- The potential of Urban farming in alleviating food insecurity from cities requires holistic policy support from governments.
- Urban farming or urban agriculture refers to the practice of growing plants and raising animals for human consumption within cities and suburbs.
- According to the UN Food and Agriculture Organization, Urban farming contributes to food security, livelihood generation, poverty alleviation and increased resilience of cities to climate change.
Methods of Urban Farming
- Vertical farming refers to growing crops in vertically stacked layers to save space. They are in controlled, indoor environments where horticulturalists can maintain the ideal temperature, light, water, and nutrients.
- Hydroponics is a method of growing plants without soil, in a water based nutrient solution. It allows for faster growth and higher yields than traditional soil-based growing systems.
- Aquaponics is a combination of both Aquaculture and Hydroponics. Here, fish waste provides organic food for plants and plants naturally filter the water, which is used to replenish the fish tank.
- Aeroponics is a method of growing plants without soil, where roots are suspended in air and irrigated with a nutrient-dense mist.
- Container farming is the process of growing plants in shipping containers instead of planting them in the ground. This type of gardening allows for easier monitoring of moisture, temperature, and sunlight.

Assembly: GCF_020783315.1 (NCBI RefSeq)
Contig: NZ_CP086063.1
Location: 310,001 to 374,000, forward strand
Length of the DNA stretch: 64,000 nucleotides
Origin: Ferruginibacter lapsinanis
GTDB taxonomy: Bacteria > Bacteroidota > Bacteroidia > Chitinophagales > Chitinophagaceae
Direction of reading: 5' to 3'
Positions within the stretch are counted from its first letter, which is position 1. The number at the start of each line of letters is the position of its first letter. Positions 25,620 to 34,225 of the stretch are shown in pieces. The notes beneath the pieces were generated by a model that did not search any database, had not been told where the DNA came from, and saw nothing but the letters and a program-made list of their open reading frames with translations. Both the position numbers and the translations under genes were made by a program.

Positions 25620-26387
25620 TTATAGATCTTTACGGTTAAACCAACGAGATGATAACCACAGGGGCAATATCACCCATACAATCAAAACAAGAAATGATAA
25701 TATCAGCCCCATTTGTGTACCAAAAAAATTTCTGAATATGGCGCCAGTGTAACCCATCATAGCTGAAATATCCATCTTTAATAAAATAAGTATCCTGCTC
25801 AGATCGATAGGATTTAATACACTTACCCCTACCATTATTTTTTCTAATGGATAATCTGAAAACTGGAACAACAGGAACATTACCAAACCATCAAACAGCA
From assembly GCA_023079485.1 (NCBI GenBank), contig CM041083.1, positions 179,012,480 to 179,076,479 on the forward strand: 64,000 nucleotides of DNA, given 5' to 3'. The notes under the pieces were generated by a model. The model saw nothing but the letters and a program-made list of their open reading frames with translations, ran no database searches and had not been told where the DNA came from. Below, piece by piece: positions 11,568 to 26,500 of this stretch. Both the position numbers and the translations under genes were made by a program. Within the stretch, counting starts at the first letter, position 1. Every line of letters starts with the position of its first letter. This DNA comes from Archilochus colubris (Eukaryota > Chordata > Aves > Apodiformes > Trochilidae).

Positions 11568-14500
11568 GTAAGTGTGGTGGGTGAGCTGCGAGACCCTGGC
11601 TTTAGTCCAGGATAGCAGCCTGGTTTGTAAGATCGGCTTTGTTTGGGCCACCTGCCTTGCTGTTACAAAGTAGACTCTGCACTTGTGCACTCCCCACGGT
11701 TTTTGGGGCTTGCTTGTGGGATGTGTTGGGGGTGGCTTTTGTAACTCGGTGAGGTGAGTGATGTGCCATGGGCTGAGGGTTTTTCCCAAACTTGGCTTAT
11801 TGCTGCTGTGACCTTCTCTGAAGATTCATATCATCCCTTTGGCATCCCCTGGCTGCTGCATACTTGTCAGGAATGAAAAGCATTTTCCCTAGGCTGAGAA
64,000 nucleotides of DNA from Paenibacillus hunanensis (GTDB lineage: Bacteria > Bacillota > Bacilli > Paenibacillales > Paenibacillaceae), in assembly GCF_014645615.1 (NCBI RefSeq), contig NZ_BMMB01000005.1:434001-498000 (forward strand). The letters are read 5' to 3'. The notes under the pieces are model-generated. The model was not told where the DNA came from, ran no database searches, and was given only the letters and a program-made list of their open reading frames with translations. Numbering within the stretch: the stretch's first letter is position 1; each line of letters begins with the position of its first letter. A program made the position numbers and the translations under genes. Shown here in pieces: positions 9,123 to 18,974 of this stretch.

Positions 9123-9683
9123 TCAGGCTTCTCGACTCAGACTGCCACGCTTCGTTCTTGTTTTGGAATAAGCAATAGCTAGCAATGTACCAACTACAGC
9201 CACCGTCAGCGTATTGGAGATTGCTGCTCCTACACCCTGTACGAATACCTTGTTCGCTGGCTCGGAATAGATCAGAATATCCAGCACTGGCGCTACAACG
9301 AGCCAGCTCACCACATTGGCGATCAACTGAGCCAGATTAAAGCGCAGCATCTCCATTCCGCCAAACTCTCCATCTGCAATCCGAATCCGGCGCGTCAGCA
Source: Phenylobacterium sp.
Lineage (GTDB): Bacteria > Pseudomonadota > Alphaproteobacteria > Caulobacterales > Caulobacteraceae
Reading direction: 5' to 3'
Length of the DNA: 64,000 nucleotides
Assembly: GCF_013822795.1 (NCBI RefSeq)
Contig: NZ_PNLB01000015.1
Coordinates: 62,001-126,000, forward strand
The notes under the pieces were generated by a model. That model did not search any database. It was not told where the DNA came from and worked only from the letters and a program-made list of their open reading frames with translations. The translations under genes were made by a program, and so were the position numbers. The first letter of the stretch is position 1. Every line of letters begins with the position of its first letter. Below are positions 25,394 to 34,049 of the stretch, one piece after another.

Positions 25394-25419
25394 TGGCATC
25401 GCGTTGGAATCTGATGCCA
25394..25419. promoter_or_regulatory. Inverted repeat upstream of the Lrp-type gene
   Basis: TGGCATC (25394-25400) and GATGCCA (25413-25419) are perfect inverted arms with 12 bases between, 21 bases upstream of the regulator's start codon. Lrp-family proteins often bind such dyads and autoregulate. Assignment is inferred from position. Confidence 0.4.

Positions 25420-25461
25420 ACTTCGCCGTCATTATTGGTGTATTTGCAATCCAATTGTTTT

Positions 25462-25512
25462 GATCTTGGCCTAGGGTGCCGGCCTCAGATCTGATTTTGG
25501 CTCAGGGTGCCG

- Rooftop Gardening is essentially cultivating food on the rooftop of a building, residential complex, commercial spaces, etc.
- In India, some 60 percent of Delhi’s demand for meat, 25 per cent of its milk and 15 per cent of its vegetable needs are met through urban farming.
- In India, 50 per cent of women and children in urban areas are anemic due to lack of adequate nutrition.
- Compared to commercial farming, hydroponics requires 90 per cent less water, which can be reused.
Success stories in India/ State Models / State Initiatives
- In 2012 Kerala launched a Vegetable development programme to encourage gardening in houses, schools, government and private institutions. It also offered subsidies and support for eco-friendly inputs, irrigation, compost and biogas plants.
- According to Kerala State Planning Board, vegetable production rose from 825,000 tons in 2011-12 to 1.3 million tons in 2014-15.
- In 2014, Tamil Nadu government introduced a “Do it-yourself” kit for city dwellers to grow vegetables on rooftops, houses and apartment buildings under its Urban Horticulture Development Scheme.
- Since 2021, Bihar encourages terrace gardening in five smart cities through subsidy for input cost.
Challenges to Urban Farming
- There is also a need to make urban agriculture viable. Farming in cramped urban spaces marred by water scarcity and pollution is not easy.
- Studies show that excessive use of chemical fertilizers and pesticides in urban farms can lower produce and affect soil quality.
- There are food safety concerns regarding the use of wastewater and organic material in urban agriculture
- There also exists the threat of spread of diseases and lowered yields.
- There is a need to incorporate Urban Agriculture into Urban Land use planning for achieving food security.
- Skill development programmes for lower-income groups in urban areas offer them livelihood opportunities in gardening, food processing, etc.
- Public institutions and workspaces could be encouraged to create green corners in their premises by growing their own food.